86b. ריבה להן ומעשה נמי בר' יוחנן בן מתיא שאמר לבנו צא שכור לנו פועלים הלך ופסק להן מזונות וכשבא אצל אביו אמר לו בני אפילו אתה עושה להן כסעודת שלמה בשעתו לא יצאת ידי חובתך עמהן שהן בני אברהם יצחק ויעקב,למימרא דסעודתא דאברהם אבינו עדיפא מדשלמה והכתיב (מלכים א ה, ב) ויהי לחם שלמה ליום אחד שלשים כור סולת וששים כור קמח עשרה בקר בריאים ועשרה בקר רעי ומאה צאן לבד מאיל וצבי ויחמור וברבורים אבוסים ואמר גוריון בן אסטיון משמיה דרב הללו לעמילן של טבחים ור' יצחק אמר הללו לציקי קדירה,ואמר ר' יצחק אלף נשים היו לשלמה כל אחת ואחת עשתה לו בביתה כך מאי טעמא זו סבורה שמא אצלי סועד היום וזו סבורה [שמא] אצלי סועד היום ואילו גבי אברהם כתיב (בראשית יח, ז) ואל הבקר רץ אברהם ויקח בן בקר רך וטוב ואמר רב יהודה אמר רב בן בקר אחד רך שנים וטוב שלשה,התם תלתא תורי לתלתא גברי הכא לכל ישראל ויהודה שנאמר (מלכים א ד, כ) יהודה וישראל רבים כחול אשר על (שפת) הים,מאי ברבורים אבוסים אמר רב שאובסים אותן בעל כרחן ושמואל אמר שאבוסים ועומדים מאליהם ורבי יוחנן אמר מביאין תור ממרעיתו בדלא אניס ותרנגולת מאשפתה בדלא אניסא,אמר רבי יוחנן מובחר שבבהמות שור מובחר שבעופות תרנגולת אמר אמימר זגתא אוכמתא בי בטניתא דמשתכחא ביני עצרי דלא מציא פסיא קניא,(בראשית יח, ז) ואל הבקר רץ אברהם אמר רב יהודה אמר רב בן בקר אחד רך שנים וטוב שלשה ואימא חד כדאמרי אינשי רכיך וטב,א"כ לכתוב רך טוב מאי וטוב ש"מ לדרשה אימא תרי מדטוב לדרשה רך נמי לדרשה,מתיב רבה בר עולא ואיתימא רב הושעיא ואיתימא רב נתן ברבי הושעיא (בראשית יח, ז) ויתן אל הנער וימהר לעשות אותו כל חד וחד יהביה לנער חד (בראשית יח, ח) ויקח חמאה וחלב ובן הבקר אשר עשה ויתן לפניהם דקמא קמא דמטיא אייתי לקמייהו,ולמה לי תלתא תסגי בחד אמר רב חנן בר רבא כדי להאכילן שלש לשונות בחרדל אמר רבי תנחום בר חנילאי לעולם אל ישנה אדם מן המנהג שהרי משה עלה למרום ולא אכל לחם מלאכי השרת ירדו למטה ואכלו לחם ואכלו סלקא דעתך אלא אימא נראו כמי שאכלו ושתו,אמר רב יהודה אמר רב כל מה שעשה אברהם למלאכי השרת בעצמו עשה הקב"ה לבניו בעצמו וכל [מה] שעשה אברהם ע"י שליח עשה הקב"ה לבניו ע"י שליח,(בראשית יח, ז) ואל הבקר רץ אברהם (במדבר יא, לא) ורוח נסע מאת ה' ויקח חמאה וחלב (שמות טז, ד) הנני ממטיר לכם לחם מן השמים,(בראשית יח, ח) והוא עומד עליהם תחת העץ (שמות יז, ו) הנני עומד לפניך שם על הצור [וגו'] (בראשית יח, טז) ואברהם הולך עמם לשלחם (שמות יג, כא) וה' הולך לפניהם יומם,(בראשית יח, ד) יוקח נא מעט מים (שמות יז, ו) והכית בצור ויצאו ממנו מים ושתה העם,ופליגא דר' חמא בר' חנינא דאמר ר' חמא בר' חנינא וכן תנא דבי רבי ישמעאל בשכר שלשה זכו לשלשה בשכר חמאה וחלב זכו למן בשכר והוא עומד עליהם זכו לעמוד הענן בשכר יוקח נא מעט מים זכו לבארה של מרים,יוקח נא מעט מים ורחצו רגליכם אמר רבי ינאי ברבי ישמעאל אמרו לו וכי בערביים חשדתנו שהם משתחוים לאבק רגליהם כבר יצא ממנו ישמעאל,(בראשית יח, א) וירא אליו ה' באלוני ממרא והוא יושב פתח האוהל כחום היום מאי כחום היום אמר רבי חמא בר' חנינא אותו היום יום שלישי של מילה של אברהם היה ובא הקב"ה לשאול באברהם הוציא הקב"ה חמה מנרתיקה כדי שלא יטריח אותו צדיק באורחים,שדריה לאליעזר למיפק לברא נפק ולא אשכח אמר לא מהימנא לך היינו דאמרי תמן לית הימנותא בעבדי נפק איהו חזייה להקדוש ברוך הוא דקאי אבבא היינו דכתיב (בראשית יח, ג) אל נא תעבור מעל עבדך,כיון דחזא דקא אסר ושרי אמר לאו אורח ארעא למיקם הכא היינו דכתיב (בראשית יח, ב) וישא עיניו וירא והנה שלשה אנשים נצבים עליו וירא וירץ לקראתם מעיקרא אתו קמו עליה כי חזיוהו דהוה ליה צערא אמרו לאו אורח ארעא למיקם הכא,מאן נינהו שלשה אנשים מיכאל וגבריאל ורפאל מיכאל שבא לבשר את שרה רפאל שבא לרפא את אברהם גבריאל אזל למהפכיה לסדום והא כתיב (בראשית יט, א) ויבאו שני המלאכים סדומה בערב דאזל מיכאל בהדיה לשזביה ללוט דיקא נמי [דכתיב] (בראשית יט, כה) ויהפוך את הערים האל ולא כתיב ויהפכו שמע מינה,מאי שנא לגבי אברהם דכתיב (בראשית יח, ה) כן תעשה כאשר דברת ומאי שנא לגבי לוט דכתיב 86b. bhe has increasedhis obligation to bthem,since if he had meant to give them no more than the accepted amount, he would not have made any stipulation at all. The mishna then continues: bAndthere is balsoa supporting bincident involving Rabbi Yoḥa ben Matya, who said to his son: Go outand bhire laborers for us.His son bwent,hired them, band pledgedto provide bsustece for themas a term of their employment, without specifying the details. bAnd when he cameback bto his fatherand reported what he had done, Rabbi Yoḥa ben Matya bsaid to him: My son, even if you were to prepare a feast for them like that ofKing bSolomon in his time, you would not have fulfilled your obligation to them, as they are the descendants of Abraham, Isaac, and Jacob. /b,The Gemara asks: Is this bto say that the feast of Abraham, our forefather, was superior to that ofKing bSolomon? But isn’t it written: “And Solomon’s provision for one day was thirty measures of fine flour, and sixty measures of meal; ten fat oxen, and twenty oxen out of the pastures, and a hundred sheep, beside harts, and gazelles, and roebucks, and fatted fowl”(I Kings 5:2–3). bAnd Guryon ben Asteyon says in the name of Rav: Thesemeasures of flour mentioned in the verse bwereused merely bfor the bakers’ well-worked dough [ ila’amilan /i]that was placed in the pot to absorb the steam. bAnd Rabbi Yitzḥak says: Thesemeasures of flour were used bformeat bpudding,a mixture of wine, flour, and leftover meat, bin a pot. /b, bAnd Rabbi Yitzḥakfurther bsays:King bSolomon had one thousand wives, each one of whom would prepare for him at her homea feast of bsuchproportions. bWhat is the reasonthat they did this? bThiswife breasoned: Perhaps he will feast with me today, and thatwife breasoned: Perhaps he will feast with me today. But with regard to Abraham, it is written: “And Abraham ran to the herd, and fetched a calf tender and good”(Genesis 18:7), band Rav Yehuda saysthat bRav says,in explanation of the verse: b“A calf”indicates bone;the word b“tender”means an additional one, i.e., btwo; “and good”indicates yet another one. This makes a total of bthreecalves, a considerably smaller feast than that of Solomon.,The Gemara answers: bThere,with regard to Abraham, he prepared bthree oxen for three people,whereas bhere,in the case of Solomon, his wives would prepare a feast bfor the entirerealms of bIsrael and Judah, as it is stated: “Judah and Israel were many, as the sand which is by the seain multitude, eating and drinking and making merry” (I Kings 4:20). Abraham’s feast was proportionately greater than that of Solomon.,With regard to the verse cited in relation to King Solomon, the Gemara asks: bWhatis the meaning of the term b“fatted fowl [ iavusim /i]”? Rav says:It means bthat they are fed [ iovsim /i] by force. Shmuel says:It means bthat they were fattened [ iavusim /i] and maintained on their own accord,i.e., they were naturally fat. bRabbi Yoḥa says:Solomon’s feasts were of fine quality because bthey would bring from his herd an ox that had never been forcedto work, bandthey would also bring ba hen from its coop that had never been forcedto lay eggs, and use those for the cuisine.,The Gemara cites a related statement of Rabbi Yoḥa. bRabbi Yoḥa says: The choicest of cattleis the box. The choicest of fowlis the bhen.With regard to the type of hen to which this is referring, bAmeimar says:It is ba fattened, black hen [ izagta /i] that is found amongthe wine bvats, whichconsumes so many grape seeds that it bcannot take a stepthe length of ba reed,due to its corpulence.,The Gemara returns to discuss the verse in Genesis: b“And Abraham ran to the herd,and fetched a calf tender and good” (Genesis 18:7). bRav Yehuda saysthat bRav says: “A calf”is bone; “tender”indicates an additional one, i.e., btwo; “and good”indicates another one, for a total of bthreecalves. The Gemara asks: bButwhy not bsaythat the verse is referring to only bonecalf, bas people saywhen describing a single item that it is btender and good? /b,The Gemara answers: bIf so, letthe verse bwrite: Tender, good. Whatis the significance of the term b“and good,”which indicates an addition? bConclude from thisthat the verse is stated bforthe purpose of ban expositionand is referring to more than one calf. The Gemara challenges: But one can still bsaythere were only btwocalves. The Gemara answers: bFromthe fact that the word b“good”is written bfor an exposition,to include an additional calf, it may be inferred that the term b“tender”is balsowritten bfor an expositionand indicates yet another calf., bRabba bar Ulla raises an objection, and some sayit is bRav Hoshaya, and some sayit is bRav Natan, son of Rabbi Hoshaya,who raises the objection: The verse states: b“And he gave it to the servant; and he hastened to prepare it”(Genesis 18:7). The singular term “it” indicates that there was only one calf. The Gemara answers: Abraham bgave each and everycalf bto one servant,i.e., he gave the three calves to three different servants. The Gemara raises a question from the verse: b“And he took curd, and milk, and the calf which he had dressed, and set it before them”(Genesis 18:8), which again indicates that there was only one calf. The Gemara responds: The verse means bthat as each calf arrivedprepared, bhe brought it before them,and he did not serve all three calves at once.,The Gemara asks: bAnd why do Ineed bthreecalves? bOnecalf bshould be sufficientfor three guests. bRav Ḥa bar Rava said:Abraham prepared three calves bin order to feedthe guests bthree tongues with mustard,a particular delicacy. With regard to this incident, bRabbi Tanḥum bar Ḥanilai says: A person should never deviate from thelocal bcustom, as Moses ascended toheaven bon high and did not eat breadwhile he was there, whereas bthe ministering angels descended downto this world, as guests visiting Abraham, band they ate bread.You say: bAnd they atebread? Can it benter your mindthat they actually ate food? bRather, saythat btheymerely bappeared as though they ate and drank. /b, bRav Yehuda saysthat bRav says: Every action that Abraham performed himself for the ministering angels, the Holy One, Blessed be He, performed Himself forAbraham’s bdescendants. And every action that Abraham performed through a messenger, the Holy One, Blessed be He,likewise bperformed for his descendants through a messenger. /b,The Gemara elaborates: With regard to Abraham, the verse states: b“And Abraham ran to the herd”(Genesis 18:7), bringing the meat himself, and in reference to God’s actions for Abraham’s descendants the verse states: b“And there went forth a wind from the Lord,and brought across quails from the sea” (Numbers 11:31), that God brought meat to them. In reference to Abraham, the verse states: b“And he took curd and milk”(Genesis 18:8), and God says to the Jewish people: b“Behold, I will cause to rain bread from heaven for you”(Exodus 16:4), which shows that God gave food to the Jewish people.,With regard to Abraham, the verse states: b“And he stood by them under the tree,and they ate” (Genesis 18:8), and in reference to God, the verse states: b“Behold, I will stand before you there upon the rockin Horeb; and you shall strike the rock, and there shall come water out of it” (Exodus 17:6). In the case of Abraham it is written: b“And Abraham went with them to bring them on the way”(Genesis 18:16), and the verse states: b“And the Lord went before them by day”(Exodus 13:21).,By contrast, Abraham performed certain actions through an agent. He said: b“Let now a little water be fetched”(Genesis 18:4), and correspondingly the verse states in reference to Moses, God’s messenger: b“And you shall strike the rock, and there shall come water out of it, that the people may drink”(Exodus 17:6).,The Gemara notes: bAndin stating this, Rav bdisagreeswith bthatstatement bof Rabbi Ḥama, son of Rabbi Ḥanina. As Rabbi Ḥama, son of Rabbi Ḥanina, says, and likewise the school of Rabbi Yishmael taught: In reward for threeacts of hospitality that Abraham performed for the angels, his descendants bmerited threerewards. The Gemara elaborates: bIn reward forproviding them with bcurd and milk,the Jewish people bmerited the manna; in reward for: “And he stood [ iomed /i] by them,”the Jews bmerited the pillar [ iamud /i] of cloud; in reward forAbraham saying: b“Let now a little water be fetched,”they bmerited the well of Miriam.This statement does not distinguish between actions performed by Abraham himself and those performed by means of a messenger.,The Gemara continues its analysis of the verse: b“Let now a little water be fetched and wash your feet”(Genesis 18:4). bRabbi Yannai, son of Rabbi Yishmael, saidthat the guests bsaid toAbraham: bAre you suspicious that we are Arabs who bow to the dust of their feet? Yishmael has already issued from him,i.e., your own son acts in this manner.,§ The Gemara expounds another verse involving Abraham: b“And the Lord appeared to him by the terebinths of Mamre, as he sat in the tent door in the heat of the day”(Genesis 18:1). The Gemara asks: bWhatis the meaning of b“the heat of the day”? Rabbi Ḥama, son of Rabbi Ḥanina, says: That day was the third day after Abraham’s circumcision, and the Holy One, Blessed be He, came to inquireabout the well-being bof Abraham. The Holy One, Blessed be He, removed the sun from its sheath in order not to bother that righteous one with guests,i.e., God made it extremely hot that day to allow Abraham to recover from his circumcision, as he would not be troubled by passing travelers whom he would invite into his tent.,Despite the intense heat, Abraham wanted to invite guests. bHe sent Eliezerhis slave bto go outsideto see if there were any passersby. Eliezer bwent out but did not findanyone. Abraham bsaid to him: I do not believe you.The Gemara comments: bThisdemonstrates the popular adage bthatpeople bthere,i.e., in Eretz Yisrael, bsay: Slaves do not have any credibility.The Gemara continues: Abraham bhimself went out and saw the Holy One, Blessed be He, standing at the entranceto his tent. bThis is as it is written:“My Lord, if now I have found favor in your eyes, bdo not leave Your servant”(Genesis 18:3), i.e., God’s presence was there, and Abraham asked Him for permission to attend to the travelers., bOnceGod bsawAbraham btying and untyingthe bandage on his circumcision, God bsaid:It is bnot proper conduct to stand here,i.e., it is not respectful to Abraham even for God to stand there. bThis is as it is written: “And he lifted up his eyes and looked, and, behold, three men stood over him; and when he saw them, he ran to meet them”(Genesis 18:2). The verse first states that they stood over him, and then it says that he ran to meet them. The Gemara reconciles this apparent contradiction: bInitially, they came and stood over him. Upon seeing that he was in pain, they said:It is bnot proper conduct to stand here. /b,The Gemara continues: bWho are these three men?They are the angels bMichael, Gabriel, and Raphael: Michael, who came to announceto bSarahthat she was to give birth to a son; bRaphael, who came to heal Abrahamafter his circumcision; and bGabriel,who bwent to overturn Sodom.The Gemara asks: bBut it is written: “And the two angels came to Sodom in the evening”(Genesis 19:1). The Gemara answers bthat Michael went along withGabriel to Sodom bto save Lot.The Gemara notes: The language bis also precise, as it is written: “And he overturned those cities”(Genesis 19:25), band it is not written: They overturnedthose cities. bConclude from itthat only one angel overturned Sodom.,The Gemara asks: bWhat is different with regard tothe incident involving bAbraham,where the angels acquiesced immediately to his request to remain with him, bas it is written: “So do, as you have said”(Genesis 18:5), band what is different with regard to Lot,where they first displayed reluctance, bas it is written: /b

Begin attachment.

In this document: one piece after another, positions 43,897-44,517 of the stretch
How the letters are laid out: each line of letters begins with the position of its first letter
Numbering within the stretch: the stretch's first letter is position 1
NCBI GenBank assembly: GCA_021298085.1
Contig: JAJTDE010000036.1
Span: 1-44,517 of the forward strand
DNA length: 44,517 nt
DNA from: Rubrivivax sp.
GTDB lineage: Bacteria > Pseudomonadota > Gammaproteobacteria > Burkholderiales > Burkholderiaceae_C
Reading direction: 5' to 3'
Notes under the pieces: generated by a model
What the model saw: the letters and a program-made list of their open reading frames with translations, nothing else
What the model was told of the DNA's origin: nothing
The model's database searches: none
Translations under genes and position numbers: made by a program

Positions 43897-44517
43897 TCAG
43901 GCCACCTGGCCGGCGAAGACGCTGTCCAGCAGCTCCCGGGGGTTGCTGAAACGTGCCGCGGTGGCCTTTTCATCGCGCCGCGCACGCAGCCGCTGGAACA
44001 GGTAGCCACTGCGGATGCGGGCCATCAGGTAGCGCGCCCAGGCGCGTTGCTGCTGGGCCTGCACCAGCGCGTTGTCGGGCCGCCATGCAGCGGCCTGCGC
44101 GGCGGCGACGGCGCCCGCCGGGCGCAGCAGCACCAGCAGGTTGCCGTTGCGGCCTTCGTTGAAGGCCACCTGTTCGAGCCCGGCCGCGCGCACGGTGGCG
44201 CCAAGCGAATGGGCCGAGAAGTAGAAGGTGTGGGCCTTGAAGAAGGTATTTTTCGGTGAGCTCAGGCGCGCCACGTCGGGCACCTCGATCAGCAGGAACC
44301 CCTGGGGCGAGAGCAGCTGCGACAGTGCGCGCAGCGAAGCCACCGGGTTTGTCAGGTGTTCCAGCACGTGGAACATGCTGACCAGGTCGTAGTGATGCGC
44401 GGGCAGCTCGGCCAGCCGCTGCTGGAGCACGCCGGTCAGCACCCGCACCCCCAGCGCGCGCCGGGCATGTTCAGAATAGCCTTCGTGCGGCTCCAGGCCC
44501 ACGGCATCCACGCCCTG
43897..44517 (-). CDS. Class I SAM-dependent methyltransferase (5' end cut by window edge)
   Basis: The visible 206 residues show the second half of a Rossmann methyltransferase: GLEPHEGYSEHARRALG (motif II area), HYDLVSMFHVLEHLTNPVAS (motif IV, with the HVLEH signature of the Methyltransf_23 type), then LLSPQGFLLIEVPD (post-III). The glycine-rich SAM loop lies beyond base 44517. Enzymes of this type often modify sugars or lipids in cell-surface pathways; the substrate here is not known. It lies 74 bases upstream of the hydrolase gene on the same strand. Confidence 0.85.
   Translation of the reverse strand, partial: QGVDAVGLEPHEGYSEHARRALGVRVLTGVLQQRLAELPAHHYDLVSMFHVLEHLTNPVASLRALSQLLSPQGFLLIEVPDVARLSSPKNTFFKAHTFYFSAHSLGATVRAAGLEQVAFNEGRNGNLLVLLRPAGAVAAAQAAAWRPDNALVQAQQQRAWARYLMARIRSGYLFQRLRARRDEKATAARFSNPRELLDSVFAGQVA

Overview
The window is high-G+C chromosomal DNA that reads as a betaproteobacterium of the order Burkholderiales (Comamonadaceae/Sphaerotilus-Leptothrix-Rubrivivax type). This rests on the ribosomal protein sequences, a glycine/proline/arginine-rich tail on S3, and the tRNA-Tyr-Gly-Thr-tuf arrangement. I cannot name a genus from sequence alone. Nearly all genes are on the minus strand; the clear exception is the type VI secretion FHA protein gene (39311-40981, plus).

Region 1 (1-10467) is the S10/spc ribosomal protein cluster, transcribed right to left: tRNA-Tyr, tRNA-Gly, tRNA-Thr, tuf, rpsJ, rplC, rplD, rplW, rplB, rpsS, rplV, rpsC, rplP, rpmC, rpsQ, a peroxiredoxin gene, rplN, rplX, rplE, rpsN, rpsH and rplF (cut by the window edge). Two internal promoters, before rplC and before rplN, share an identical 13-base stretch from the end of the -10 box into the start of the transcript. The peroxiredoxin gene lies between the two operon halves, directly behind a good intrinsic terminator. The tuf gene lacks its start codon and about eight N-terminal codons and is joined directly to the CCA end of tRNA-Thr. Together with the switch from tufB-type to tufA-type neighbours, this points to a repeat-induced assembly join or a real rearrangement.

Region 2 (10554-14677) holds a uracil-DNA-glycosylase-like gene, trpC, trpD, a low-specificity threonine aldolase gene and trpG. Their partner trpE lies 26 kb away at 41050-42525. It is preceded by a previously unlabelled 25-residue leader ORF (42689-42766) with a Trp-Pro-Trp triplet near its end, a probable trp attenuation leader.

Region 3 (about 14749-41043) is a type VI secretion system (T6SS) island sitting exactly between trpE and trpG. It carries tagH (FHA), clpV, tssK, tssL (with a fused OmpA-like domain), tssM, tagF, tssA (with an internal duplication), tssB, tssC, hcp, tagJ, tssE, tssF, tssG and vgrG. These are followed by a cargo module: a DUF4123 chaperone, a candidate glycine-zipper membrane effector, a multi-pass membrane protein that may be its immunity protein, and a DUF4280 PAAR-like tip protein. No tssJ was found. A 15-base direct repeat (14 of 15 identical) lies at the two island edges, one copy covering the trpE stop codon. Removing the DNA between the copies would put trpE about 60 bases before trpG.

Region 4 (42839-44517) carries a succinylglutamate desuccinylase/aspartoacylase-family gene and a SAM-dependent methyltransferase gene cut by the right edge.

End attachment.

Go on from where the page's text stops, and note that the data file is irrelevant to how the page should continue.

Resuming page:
22. Babylonian Talmud, Nedarim, None (3rd cent. CE - 6th cent. CE)